Environmental Justice

For Nontraditional Conservationists, A New Career Pathway

October 23, 2014

There is a fairly well-worn path into professional conservation work, says restorationist Lech Naumovich, that involves a lot of stuff that’s not really related to conservation — which is perhaps why the field is so overwhelmingly white and middle class.

A report released this July suggested that in a study of hundreds of foundations, NGOs and government agencies, the percentage of minorities on boards or staff did not exceed 16 percent. Naumovich’s Golden Hour Restoration Institute has announced plans to offer what he says is a partial corrective: an applied master restoration certificate that Naumovich says will be a different pathway into the professional world.

“Here’s my big pitch: I think you and I are real lucky,” he says. “Our goal is to reach out and have an audience that is very nontraditional.”

The certificate costs $1,200 and requires 500 hours of training, split between formal instruction, volunteer service, and independent research. It’s meant to supplant or replace an academic degree, not complement it. And Naumovich says the biggest part is making sure everyone who goes through the program has a good chance to land a job in conservation coming out. He’s planning for small classes, a handful of students at a time, allowing him match up students with promising employers in the Bay Area. The science advisory board for the certificate includes scientists from a variety of regional and national conservation groups.

“So much of conservation work is connections, talking to people at the right time,” Naumovich says. “So we want to work surgically in where we put people, to give them access to the right people.”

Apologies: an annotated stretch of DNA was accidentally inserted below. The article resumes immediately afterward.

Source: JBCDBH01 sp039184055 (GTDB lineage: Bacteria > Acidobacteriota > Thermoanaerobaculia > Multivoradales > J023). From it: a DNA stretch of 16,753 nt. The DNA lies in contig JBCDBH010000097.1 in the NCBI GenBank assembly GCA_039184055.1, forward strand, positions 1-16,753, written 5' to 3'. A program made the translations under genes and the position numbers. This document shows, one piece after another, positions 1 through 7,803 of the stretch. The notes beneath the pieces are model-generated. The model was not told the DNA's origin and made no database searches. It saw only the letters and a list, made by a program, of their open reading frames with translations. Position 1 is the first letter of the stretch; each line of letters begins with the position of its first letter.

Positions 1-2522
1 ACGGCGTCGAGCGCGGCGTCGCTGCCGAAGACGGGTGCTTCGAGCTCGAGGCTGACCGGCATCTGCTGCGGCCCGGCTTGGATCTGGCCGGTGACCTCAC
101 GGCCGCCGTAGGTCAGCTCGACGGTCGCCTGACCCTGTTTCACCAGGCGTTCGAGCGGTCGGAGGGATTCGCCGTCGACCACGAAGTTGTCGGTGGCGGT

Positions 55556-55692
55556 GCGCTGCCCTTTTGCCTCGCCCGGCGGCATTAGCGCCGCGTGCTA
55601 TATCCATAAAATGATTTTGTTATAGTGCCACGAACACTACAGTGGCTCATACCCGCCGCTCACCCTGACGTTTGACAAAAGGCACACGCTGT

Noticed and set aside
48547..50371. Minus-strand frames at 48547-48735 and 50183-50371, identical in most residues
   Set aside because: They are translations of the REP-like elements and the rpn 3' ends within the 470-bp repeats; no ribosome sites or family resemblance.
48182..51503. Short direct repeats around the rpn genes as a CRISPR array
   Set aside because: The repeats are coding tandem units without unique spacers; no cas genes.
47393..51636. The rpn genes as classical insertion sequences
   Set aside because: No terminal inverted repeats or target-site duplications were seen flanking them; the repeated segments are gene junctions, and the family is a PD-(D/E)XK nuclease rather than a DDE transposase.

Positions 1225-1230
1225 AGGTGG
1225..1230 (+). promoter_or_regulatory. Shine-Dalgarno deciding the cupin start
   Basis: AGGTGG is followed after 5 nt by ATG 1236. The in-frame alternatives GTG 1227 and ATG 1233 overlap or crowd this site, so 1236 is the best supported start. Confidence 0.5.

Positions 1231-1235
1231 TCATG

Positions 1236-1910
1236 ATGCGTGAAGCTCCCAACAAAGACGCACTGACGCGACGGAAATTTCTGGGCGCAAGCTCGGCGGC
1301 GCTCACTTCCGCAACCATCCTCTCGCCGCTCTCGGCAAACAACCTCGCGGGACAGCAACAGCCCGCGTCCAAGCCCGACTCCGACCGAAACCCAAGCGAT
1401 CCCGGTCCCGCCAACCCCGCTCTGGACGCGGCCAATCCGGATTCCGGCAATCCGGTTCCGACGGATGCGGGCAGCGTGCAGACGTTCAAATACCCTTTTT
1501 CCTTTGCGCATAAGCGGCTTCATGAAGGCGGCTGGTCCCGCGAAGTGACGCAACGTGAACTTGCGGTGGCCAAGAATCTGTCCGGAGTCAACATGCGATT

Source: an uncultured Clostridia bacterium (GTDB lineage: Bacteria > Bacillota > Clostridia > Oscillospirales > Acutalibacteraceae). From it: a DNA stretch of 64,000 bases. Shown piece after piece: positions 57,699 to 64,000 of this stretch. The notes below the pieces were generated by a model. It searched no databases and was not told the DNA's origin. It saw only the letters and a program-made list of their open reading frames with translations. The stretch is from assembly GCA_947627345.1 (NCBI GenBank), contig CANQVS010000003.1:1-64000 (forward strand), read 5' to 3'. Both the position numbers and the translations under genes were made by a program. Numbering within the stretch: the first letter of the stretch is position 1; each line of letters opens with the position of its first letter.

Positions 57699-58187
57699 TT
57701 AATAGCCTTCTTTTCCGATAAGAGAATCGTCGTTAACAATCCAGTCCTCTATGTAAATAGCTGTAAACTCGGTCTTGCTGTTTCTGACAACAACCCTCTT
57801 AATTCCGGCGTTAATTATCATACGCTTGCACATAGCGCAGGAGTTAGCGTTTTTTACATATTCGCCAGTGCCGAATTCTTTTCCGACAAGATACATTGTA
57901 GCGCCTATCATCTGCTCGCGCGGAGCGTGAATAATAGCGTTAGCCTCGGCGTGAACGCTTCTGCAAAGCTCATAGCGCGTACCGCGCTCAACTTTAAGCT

Naumovich calls this year a proof of concept, based around three questions: Do people want to learn about restoration? Can a non-traditional certificate be financially viable in the long term? And can a certificate program improve not just the environment but the “social aspect” of conservation? Naumovich says the answers are yes, not sure, and we’ll find out. “We’re going to give it a shot this year,” he says. “We have a chance to make it happen.”

This post was updated on Monday, October 27.

About the Author

Eric Simons is a former digital editor at Bay Nature. He is author of The Secret Lives of Sports Fans and Darwin Slept Here, and is coauthor, with Tessa Hill, of At Every Depth: Our Growing Knowledge of the Changing Oceans.

Read This Next

The Bat Healers

An Indigenous Garden Takes Root

There’s a New Blue Flitting on Xerces’ Old Turf

Hiking For Who You Want to See in Nature